My life provides me the opportunity to do many things. I write. I direct. I sing. I run an arts organization, Hidden River Arts, which I founded. And I teach. Often, I teach undergraduates; and in a few of my classes, there are discussions, readings, videos and film viewing about the consumerism and out of control capitalism of our culture. I show them videos about Edward Bernays, Sigmund Freud's nephew, who used his uncle's theories of the human unconscious to manipulate and control mass behavior in two particular areas - shifting America from a needs-based to a wants-based society, and maintaining a level of fear in Americans about the ever-growing external threat - from communists, from terrorists, every age has its own boogey-man -- that creates consent for the kinds of extensive war-mongering our military is now addicted to.
We discuss the possibility of a no-money culture. We discuss conscious and controlled buying habits. We discuss the dangerous situation with our agri-business dominated food supply and the need to be ever-vigilant in the way we approach our food realities.
We watch The Story of Stuff and discuss the chain of production Annie Leonard illustrates. We watch The Story of Bottled Water and discuss the way in which we are manipulated, the ways in which a product like "water" can be sold by creating 1) fear of the free water and 2) a status item out of bottled water. I see my students becoming painfully aware of a new level of responsibility in their decisions and actions.
With all that, when I suggest that they try living without buying anything, most of them look at me as if I'm out of my mind. There are necessities, of course, that have to be purchased -- food, personal care items, etc. But the reality is that the majority of what is purchased in the U.S. ends up as trash almost immediately and simply IS NOT NEEDED. Why should we buy new furniture, which is made shoddily, and which we often are required to build ourselves, when we can buy used furniture in thrift stores, used furniture stores, etc? Why should we buy new kitchenware when thrift stores and flea markets offer more than enough? Why should we buy clothes new - most of which are made in sweat shops under horrifying conditions by girls who are elementary school age -- which enrich companies practicing labor abuse, environmental ruination, consumer disrespect?
Buy nothing new. I've followed that model now for nearly five years. I didn't realize that there was a movement where people took a pledge about their refusal to purchase new items. I just stopped buying things unless they were absolutely necessary; and when they were items I could find used, that's what I did. In Philadelphia, where I live, there is a thrift store, Philly AIDS Thrift, where the items are wonderful and the money goes to medical research and community support for AIDS victims. I have purchased clothes, kitchen and cookware, glassware, books, furniture -- all really high-quality stuff, for low cost and a good cause.
The most recent factory fire that kills hundreds of abused workers raises a cry to boycott the companies whose clothing is made in that factory - but why not take it farther and simply boycott buying altogether? These companies have no interest in human rights, in anything but their financial bottom line. So, they'll get their PR people feverishly working, make some cosmetic changes and express dismay, apologize....maybe throw some money at a memorial for the burned dead girls, and people will feel as though they've accomplished something - made these companies ashamed of themselves. It's laughable. Stop shopping. Period.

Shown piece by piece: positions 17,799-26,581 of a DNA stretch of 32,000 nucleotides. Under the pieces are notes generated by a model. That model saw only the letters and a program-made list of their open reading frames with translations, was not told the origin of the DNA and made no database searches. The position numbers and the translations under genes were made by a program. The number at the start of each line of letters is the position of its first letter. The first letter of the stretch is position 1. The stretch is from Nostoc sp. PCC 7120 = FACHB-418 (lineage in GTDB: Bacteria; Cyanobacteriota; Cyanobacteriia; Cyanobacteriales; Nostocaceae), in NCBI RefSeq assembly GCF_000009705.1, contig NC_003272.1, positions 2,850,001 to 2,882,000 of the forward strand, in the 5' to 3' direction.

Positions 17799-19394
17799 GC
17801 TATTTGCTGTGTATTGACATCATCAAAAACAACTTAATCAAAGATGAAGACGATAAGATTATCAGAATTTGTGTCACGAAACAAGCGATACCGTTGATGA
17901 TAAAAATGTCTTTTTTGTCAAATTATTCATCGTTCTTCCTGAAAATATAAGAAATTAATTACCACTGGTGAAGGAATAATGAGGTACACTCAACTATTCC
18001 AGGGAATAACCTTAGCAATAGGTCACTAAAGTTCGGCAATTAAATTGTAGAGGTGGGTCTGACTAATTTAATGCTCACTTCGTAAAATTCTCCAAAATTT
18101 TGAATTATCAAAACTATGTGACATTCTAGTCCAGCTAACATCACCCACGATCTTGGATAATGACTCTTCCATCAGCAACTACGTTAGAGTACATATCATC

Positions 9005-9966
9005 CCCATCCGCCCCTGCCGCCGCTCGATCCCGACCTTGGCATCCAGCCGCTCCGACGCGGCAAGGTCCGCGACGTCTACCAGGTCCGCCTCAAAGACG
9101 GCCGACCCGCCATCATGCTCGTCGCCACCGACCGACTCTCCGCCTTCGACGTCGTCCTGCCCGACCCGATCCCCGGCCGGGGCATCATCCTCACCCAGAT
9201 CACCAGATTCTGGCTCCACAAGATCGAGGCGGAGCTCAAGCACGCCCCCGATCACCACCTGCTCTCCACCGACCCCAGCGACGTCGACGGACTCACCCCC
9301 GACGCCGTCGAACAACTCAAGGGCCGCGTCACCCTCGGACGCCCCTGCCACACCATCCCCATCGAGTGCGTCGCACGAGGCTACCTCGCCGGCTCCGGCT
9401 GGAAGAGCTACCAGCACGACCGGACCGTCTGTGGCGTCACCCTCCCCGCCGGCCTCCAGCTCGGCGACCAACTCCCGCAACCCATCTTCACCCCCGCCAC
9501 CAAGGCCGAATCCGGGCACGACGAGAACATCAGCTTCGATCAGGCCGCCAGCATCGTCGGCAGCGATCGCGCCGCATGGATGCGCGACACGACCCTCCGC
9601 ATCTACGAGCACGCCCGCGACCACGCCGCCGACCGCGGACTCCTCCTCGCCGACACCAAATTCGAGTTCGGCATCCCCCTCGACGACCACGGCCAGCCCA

Obviously, there are going to be things that you have to buy. Sometimes you have to buy a dress for a wedding, and need to go find something new. You may never be able to find pants that fit, and have to buy them from a store. So....buy one pair of pants. Two.
Buy that dress but no other. Then, wear what you buy over and over again. We've been brainwashed to think that this is an embarrassing way to present yourself. I don't agree. Try wearing the same dress to a few weddings. The people who notice will be fewer than you imagine, and what are the values of those people? Do you care about them?
Anyway. The point here is that I try to plant this non-consumerist idea in the minds of my young adult students. I'm gratified when I see it start to take root. Usually the signs of the shift come within the semester -- papers they write about shopping more carefully for their food, refusing to buy processed food. Or their conversations about tracking where their electronic goods are coming from. One of my students helped form a group who demanded, and got, a promise from the university that they would no longer purchase their college clothing lines from companies guilty of using sweatshop labor.
Whether that promise will be kept is now their concern; they are ready to act as watchdogs. This student is a business major, and weathered a lot of hostility from her professors for what she was doing. But her goal in business now is quite different -- she wants to study sustainable business models, worker-owned business models -- and knows that this is not the value system being presented by her business school. It may very well cause her to change schools, or to find appropriate business mentors to guide her in her quest for better practices. There is something about this student which makes me believe she will succeed.
For myself, I continue on, refining ways to avoid consumer practice. My thrift-shop clothes, my flea market kitchenware, my natural cleaning products - baking soda, white vinegar, Dr. Bronner's pure vegetable soap. Next will be experiments with hand-made face creams and perfumes. This has gone beyond a decision, or an experiment. It's become a way of life that provides more satisfaction and peace.